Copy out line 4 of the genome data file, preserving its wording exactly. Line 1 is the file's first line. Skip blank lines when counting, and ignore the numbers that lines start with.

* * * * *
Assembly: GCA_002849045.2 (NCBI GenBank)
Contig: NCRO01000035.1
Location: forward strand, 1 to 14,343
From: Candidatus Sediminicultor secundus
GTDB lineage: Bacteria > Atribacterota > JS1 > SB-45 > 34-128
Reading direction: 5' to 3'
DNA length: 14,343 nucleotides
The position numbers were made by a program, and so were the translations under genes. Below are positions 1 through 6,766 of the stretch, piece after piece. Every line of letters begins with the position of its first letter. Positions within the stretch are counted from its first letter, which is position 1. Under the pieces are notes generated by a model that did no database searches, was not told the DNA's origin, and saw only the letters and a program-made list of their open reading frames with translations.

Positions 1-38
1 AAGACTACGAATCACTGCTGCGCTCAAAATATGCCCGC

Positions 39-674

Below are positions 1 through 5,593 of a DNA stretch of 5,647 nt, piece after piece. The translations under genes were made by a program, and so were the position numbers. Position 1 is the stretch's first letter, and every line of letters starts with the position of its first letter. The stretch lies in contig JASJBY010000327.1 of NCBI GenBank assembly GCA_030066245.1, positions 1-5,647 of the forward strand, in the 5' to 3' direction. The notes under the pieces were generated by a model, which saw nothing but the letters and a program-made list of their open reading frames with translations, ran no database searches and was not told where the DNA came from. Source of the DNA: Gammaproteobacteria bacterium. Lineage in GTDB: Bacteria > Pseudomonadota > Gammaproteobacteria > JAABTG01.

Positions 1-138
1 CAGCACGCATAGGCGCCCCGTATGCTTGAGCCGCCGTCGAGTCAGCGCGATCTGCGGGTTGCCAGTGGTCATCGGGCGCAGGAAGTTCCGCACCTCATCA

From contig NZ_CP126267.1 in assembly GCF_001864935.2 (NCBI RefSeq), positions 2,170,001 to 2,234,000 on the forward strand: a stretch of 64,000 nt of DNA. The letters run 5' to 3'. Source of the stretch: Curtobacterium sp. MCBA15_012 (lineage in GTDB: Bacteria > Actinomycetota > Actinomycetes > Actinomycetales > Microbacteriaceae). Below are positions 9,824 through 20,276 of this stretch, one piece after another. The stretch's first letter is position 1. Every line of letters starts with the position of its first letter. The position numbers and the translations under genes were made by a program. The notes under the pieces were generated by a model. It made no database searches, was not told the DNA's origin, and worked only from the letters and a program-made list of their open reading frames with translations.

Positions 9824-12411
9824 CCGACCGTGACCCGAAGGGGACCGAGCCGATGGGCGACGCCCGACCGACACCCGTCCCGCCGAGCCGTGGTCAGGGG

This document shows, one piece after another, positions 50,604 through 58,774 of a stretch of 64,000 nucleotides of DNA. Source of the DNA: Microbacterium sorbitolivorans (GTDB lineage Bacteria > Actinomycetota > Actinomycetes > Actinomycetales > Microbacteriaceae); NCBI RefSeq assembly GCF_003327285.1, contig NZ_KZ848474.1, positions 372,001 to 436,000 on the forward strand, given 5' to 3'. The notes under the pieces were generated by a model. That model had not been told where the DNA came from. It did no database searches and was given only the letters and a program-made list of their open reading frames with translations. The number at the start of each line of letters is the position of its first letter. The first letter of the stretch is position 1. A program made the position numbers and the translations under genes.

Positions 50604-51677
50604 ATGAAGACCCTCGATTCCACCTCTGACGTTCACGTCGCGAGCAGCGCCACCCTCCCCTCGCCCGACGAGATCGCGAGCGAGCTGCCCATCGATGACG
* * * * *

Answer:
From: Candidatus Sediminicultor secundus